• Sinusitis is inflammation of the mucous membranes lining the paranasal sinuses.
  • The term is most commonly used to describe bacterial rhinosinusitis, which is a clinical diagnosis made by the presence of upper respiratory tract symptoms that have not improved in 10 days or have worsened after 5 to 7 days. Sinusitis may be classified in a number of ways.
    • Classification based on duration of symptoms:
      • Acute: persistent nasal and sinus symptoms for 10 to 30 days; worsening or new onset of nasal discharge, daytime cough, or fever after initial improvement; or concurrent high fever and purulent nasal discharge for the first 3 to 4 days of an acute upper respiratory infection (URI)
      • Subacute: clinical symptoms for 30 to 90 days
      • Chronic: symptoms lasting >90 days
      • Recurrent: acute sinusitis with 10 days of complete resolution between episodes; three episodes in 6 months or four in 1 year
    • Classification by severity of illness:
      • Persistent acute: >10 to 14 days but <30 days; nasal discharge and/or daytime cough
      • Severe acute: temperature of ≥39°C (102.2°F) with concurrent purulent nasal discharge for ≥3 days and/or facial pain, headache, or periorbital edema

General Prevention

  • Avoid allergen exposure and treat allergies if present.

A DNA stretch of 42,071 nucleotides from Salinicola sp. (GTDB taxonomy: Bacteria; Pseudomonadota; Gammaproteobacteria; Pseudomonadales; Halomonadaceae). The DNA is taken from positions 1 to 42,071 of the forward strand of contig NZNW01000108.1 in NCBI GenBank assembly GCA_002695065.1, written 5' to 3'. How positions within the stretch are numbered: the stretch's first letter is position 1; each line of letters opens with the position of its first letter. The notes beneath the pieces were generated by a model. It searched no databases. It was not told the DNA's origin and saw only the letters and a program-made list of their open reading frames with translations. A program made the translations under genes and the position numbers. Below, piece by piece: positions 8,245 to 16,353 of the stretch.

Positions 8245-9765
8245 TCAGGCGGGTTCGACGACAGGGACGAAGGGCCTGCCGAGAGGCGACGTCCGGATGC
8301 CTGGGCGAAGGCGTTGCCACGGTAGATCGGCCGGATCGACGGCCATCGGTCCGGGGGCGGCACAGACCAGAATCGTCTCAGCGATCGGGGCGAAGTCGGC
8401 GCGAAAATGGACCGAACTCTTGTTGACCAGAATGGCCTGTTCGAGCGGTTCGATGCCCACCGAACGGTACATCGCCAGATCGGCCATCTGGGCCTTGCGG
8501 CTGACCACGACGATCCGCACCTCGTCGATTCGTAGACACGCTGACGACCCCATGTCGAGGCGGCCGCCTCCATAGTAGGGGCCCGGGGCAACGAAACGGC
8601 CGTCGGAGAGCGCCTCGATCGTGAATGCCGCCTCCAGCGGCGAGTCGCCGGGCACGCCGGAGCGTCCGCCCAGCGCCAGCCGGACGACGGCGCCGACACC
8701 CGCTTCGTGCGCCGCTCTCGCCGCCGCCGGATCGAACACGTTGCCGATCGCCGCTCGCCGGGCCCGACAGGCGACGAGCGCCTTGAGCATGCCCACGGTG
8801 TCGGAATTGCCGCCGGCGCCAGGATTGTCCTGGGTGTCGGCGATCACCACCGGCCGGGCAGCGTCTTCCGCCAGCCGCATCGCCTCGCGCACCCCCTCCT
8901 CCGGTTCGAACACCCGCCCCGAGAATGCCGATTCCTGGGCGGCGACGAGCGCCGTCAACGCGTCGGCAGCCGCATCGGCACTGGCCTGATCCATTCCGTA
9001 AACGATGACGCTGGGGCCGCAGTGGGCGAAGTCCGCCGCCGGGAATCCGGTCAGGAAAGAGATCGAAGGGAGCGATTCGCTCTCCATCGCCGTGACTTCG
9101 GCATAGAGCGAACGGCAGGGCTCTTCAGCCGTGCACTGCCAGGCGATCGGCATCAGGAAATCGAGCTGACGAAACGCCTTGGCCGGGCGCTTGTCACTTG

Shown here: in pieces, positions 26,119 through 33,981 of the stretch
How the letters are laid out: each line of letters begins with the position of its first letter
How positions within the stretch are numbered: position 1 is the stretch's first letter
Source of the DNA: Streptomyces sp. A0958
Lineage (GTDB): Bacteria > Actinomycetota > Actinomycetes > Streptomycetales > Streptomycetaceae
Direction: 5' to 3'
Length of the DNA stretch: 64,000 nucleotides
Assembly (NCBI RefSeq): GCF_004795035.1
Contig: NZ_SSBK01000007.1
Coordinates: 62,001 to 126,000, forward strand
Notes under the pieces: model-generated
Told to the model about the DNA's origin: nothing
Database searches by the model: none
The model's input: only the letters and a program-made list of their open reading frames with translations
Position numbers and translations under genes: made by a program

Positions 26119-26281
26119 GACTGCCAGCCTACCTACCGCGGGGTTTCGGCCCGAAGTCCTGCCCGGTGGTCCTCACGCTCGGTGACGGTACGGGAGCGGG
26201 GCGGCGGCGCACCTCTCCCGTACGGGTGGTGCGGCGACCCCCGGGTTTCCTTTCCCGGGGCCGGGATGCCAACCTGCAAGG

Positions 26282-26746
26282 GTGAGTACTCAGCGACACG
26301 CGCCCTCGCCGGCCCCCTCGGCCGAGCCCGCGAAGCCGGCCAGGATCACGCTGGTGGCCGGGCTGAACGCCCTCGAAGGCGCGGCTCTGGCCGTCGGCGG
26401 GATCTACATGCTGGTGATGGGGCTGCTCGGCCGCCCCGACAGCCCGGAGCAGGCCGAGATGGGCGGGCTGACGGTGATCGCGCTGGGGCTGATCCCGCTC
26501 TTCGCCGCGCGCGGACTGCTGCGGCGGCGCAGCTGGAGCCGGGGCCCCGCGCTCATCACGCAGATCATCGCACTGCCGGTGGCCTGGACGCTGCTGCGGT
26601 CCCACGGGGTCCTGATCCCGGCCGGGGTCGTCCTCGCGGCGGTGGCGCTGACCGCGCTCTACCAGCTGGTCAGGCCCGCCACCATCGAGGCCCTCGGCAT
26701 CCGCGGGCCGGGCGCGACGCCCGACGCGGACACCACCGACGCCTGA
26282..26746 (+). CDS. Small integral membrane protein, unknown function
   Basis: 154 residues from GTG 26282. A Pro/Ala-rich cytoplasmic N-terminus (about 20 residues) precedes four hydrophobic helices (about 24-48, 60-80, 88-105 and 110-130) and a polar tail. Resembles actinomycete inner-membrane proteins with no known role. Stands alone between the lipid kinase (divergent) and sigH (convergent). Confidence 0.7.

• Improve mucociliary clearance by increasing ambient humidity with a humidifier.


  • Normal sinus function depends on patency of paranasal sinus ostia, function of the ciliary apparatus, and secretion quality.
  • Secretions accumulate due to ostial obstruction, reduction in ciliary function, and overproduction.
  • Viral URIs and/or allergic rhinitis often precede(s) acute bacterial sinusitis.
  • Acute bacterial sinusitis is a complication of 5–10% of URIs.


  • Viral pathogens (e.g., rhinovirus, parainfluenza virus) are often recovered in respiratory isolates.
  • Most illnesses of short duration (<7 days) are thought to be due to viral infection and therefore should not be treated with antibiotics.
  • Chronic sinusitis is often secondary to allergic rhinitis, cystic fibrosis, environmental pollutants, or gastroesophageal reflux.
  • Most common bacterial pathogens:
    • Haemophilus influenzae, nontypeable (with Streptococcus pneumoniae, make up 30% of cases)
    • S. pneumoniae
    • Moraxella catarrhalis (10% of cases)
  • Other bacterial pathogens:
    • Group A streptococci
    • Group C streptococci
    • Peptostreptococci
    • Other Moraxella species
    • Streptococcus viridans
    • Eikenella corrodens
    • Staphylococcus aureus (infrequent but significant pathogen in orbital and intracranial complications)
    • Pseudomonas aeruginosa (in patients with cystic fibrosis)
    • Anaerobic organisms
  • Polymicrobial
  • Fungal pathogen: Aspergillus

There's more to see -- the rest of this topic is available only to subscribers.